8 Things I Wish Authors Knew About Working With an Editor

8 Things I Wish Authors Knew About Working with an Editor 2Authors who have never worked with an editor before sometimes come into the process with a few (or a lot of) misconceptions. While I do my best as editor to clear things up from the get go, I think it’s worthwhile for authors to be educated about the process as soon as possible. You may be years away from needing an editor, or you may have already hired an editor for the first time and are waiting with anticipation for your first bit of feedback. Either way, the following items may make working with an editor, whenever that happens, a little less mystifying.

1. You may not need an editor

Let’s start here, shall we? If you’re a beginning writer, you may not want to spend good money on an editor… yet. An editor’s objective is to help you get your manuscript ready for publication or submission. If you still need a few years to hone your craft, however, you may want to wait before working with an editor. A year or two in a quality critique group may serve you better.

That being said, I have had the occasional client who has chosen to work with me on an instructional level, in spite of my frank discussions with them that editing costs for a project can be very high when you’re using your editor as a teacher. For these clients, they consider it an investment in their long-term writing skills. On my end, there are many factors I look at before agreeing to take on a client in this fashion. If I do agree, I carefully manage the logistics of the project to keep costs as low as possible.

For you, as the writer, be aware that even though high-quality, one-on-one instruction can accelerate your learning process, particularly when you’re able to apply skills and concepts to a working manuscript, there may still be a certain amount of time and practice you’ll need to put into your writing before it gets to a professional level. I say “may” because I have seen astronomical improvement in some of my clients in a very short amount of time, but that is not the norm.

Writers should not feel discouraged if that is not their experience.

Writing a novel is an incredibly advanced skill. It takes time to master all the elements that go into crafting a good novel. Be patient with yourself and have fun with the learning process!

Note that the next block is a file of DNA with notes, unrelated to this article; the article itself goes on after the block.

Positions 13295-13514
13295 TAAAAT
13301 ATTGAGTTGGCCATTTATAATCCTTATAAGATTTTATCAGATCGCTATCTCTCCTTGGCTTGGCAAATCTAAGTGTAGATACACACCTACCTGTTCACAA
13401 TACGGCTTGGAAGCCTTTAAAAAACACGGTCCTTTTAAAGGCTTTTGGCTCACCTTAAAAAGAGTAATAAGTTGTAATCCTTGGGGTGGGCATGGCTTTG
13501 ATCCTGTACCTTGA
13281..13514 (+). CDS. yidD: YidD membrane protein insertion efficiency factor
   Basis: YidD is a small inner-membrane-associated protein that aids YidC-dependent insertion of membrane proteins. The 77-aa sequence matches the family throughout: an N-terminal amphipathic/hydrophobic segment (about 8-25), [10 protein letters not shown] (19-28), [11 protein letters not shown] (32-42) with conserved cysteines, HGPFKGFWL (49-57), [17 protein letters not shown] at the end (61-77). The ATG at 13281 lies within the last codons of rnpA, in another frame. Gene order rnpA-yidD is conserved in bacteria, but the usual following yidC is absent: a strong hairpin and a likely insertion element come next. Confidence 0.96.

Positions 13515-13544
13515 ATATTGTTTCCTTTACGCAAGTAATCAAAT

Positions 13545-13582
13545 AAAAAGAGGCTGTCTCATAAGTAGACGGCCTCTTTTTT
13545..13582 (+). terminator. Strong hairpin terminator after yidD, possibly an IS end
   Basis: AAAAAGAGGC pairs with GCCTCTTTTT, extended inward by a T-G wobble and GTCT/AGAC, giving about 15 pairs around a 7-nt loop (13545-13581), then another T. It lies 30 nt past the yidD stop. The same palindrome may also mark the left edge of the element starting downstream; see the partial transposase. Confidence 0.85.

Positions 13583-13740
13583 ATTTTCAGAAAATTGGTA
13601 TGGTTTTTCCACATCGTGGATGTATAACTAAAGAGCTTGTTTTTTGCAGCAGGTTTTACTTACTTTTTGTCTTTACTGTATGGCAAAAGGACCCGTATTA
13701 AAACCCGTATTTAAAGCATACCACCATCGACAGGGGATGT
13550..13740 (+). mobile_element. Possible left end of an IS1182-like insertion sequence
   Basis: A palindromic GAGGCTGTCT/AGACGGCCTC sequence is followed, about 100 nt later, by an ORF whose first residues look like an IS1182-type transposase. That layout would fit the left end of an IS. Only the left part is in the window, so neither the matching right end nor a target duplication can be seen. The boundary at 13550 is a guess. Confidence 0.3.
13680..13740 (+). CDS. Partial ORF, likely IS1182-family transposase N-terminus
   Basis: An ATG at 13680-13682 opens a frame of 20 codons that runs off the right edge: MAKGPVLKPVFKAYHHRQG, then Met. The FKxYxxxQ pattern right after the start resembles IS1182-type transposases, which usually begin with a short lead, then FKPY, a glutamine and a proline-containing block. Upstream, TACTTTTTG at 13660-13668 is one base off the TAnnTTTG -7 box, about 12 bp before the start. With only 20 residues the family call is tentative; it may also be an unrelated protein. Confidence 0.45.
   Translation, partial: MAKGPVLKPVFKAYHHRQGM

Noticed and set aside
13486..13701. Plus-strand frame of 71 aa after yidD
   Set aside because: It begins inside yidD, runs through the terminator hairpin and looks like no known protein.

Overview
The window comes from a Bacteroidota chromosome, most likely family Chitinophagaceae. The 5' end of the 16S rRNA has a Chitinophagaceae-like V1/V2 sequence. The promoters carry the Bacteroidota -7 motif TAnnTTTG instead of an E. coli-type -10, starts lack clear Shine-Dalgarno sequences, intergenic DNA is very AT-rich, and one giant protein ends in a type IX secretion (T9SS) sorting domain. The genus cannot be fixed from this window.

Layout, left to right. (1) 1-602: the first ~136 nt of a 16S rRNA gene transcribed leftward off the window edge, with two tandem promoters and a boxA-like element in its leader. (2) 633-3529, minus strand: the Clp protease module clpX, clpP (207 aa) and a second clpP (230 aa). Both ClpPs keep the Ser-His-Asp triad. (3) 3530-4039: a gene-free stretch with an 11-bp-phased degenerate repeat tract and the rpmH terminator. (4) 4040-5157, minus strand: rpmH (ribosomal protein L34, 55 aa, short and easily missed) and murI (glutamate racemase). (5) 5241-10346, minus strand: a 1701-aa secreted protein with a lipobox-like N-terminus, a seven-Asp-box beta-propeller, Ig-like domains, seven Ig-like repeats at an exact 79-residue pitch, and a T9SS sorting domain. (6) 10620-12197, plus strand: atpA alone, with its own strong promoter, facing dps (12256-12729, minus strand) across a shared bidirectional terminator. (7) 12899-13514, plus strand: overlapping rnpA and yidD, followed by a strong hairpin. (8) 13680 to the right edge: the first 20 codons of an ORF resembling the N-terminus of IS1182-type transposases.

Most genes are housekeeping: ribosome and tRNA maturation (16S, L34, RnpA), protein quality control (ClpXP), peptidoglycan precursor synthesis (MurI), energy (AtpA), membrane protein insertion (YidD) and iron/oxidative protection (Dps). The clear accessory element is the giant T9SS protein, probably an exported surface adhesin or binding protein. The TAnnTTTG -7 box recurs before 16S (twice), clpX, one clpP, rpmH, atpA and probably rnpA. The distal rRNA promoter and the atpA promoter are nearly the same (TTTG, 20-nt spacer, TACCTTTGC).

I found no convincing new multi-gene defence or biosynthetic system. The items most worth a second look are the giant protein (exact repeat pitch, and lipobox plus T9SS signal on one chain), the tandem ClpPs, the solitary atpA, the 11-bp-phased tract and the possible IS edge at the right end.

2. Editors tend to be booked out

I once saw an author share their plan for getting their first book published. (I don’t remember if I saw this on SM or on someone’s blog or what.) Anyway, he had everything mapped out to the day, from writing the first draft to uploading his book to Amazon. It’s great to think about our goals in such concrete, specific ways, even if we have to make adjustments along the way. Kudos to this author for getting serious instead of just dreaming about writing that book and vaguely thinking, “Someday…”

However, his schedule will most definitely need to be adjusted. He gave himself one or two days to “Find an editor,” and then scheduled the editor to start working on his book the next day.

Sorry. No.

While any editor can have dead spots in their schedule from time to time (such is the nature of freelancing), most good editors are booked out for a while. I’m usually booked out 2-6 months.

Along those lines…

3. You may not get the first editor of your choice

If you’re smart, you’re giving a lot of thought to who you want to work with. You’re checking to make sure they’re skilled and that they’re a good fit for your project. That’s good!

Keep in mind, when you approach an editor, they’re making similar evaluations.

Is it a genre they enjoy and are qualified to edit? Does your specific story intrigue them? Do you seem like the kind of author they want to work with? (I look for projects that excite me, and authors who are committed to their craft and seem like they’ll be enjoyable to work with.)

Be prepared for the possibility that you may choose an editor (and be really excited about that person), only to have the editor decide your project is not right for them. This can be a disappointing setback, but is much better for you in the long run. You don’t want an editor working on your project just for the payday. They should be excited about it. They will serve you and your story best that way.

Above all, don’t take it to mean your story is “bad.” It just wasn’t right for that editor.

Along those lines, keep this in mind…

4. An editor is not there to wave the Holy Wand of Approval (or, Be prepared for honesty)

We are not agents or acquisitions editors. Don’t send us your manuscript just to hear us say you’re brilliant and destined for the best sellers list. I know I can’t keep you from fantasizing. I get that, and it’s okay. So long as you understand, it is a fantasy.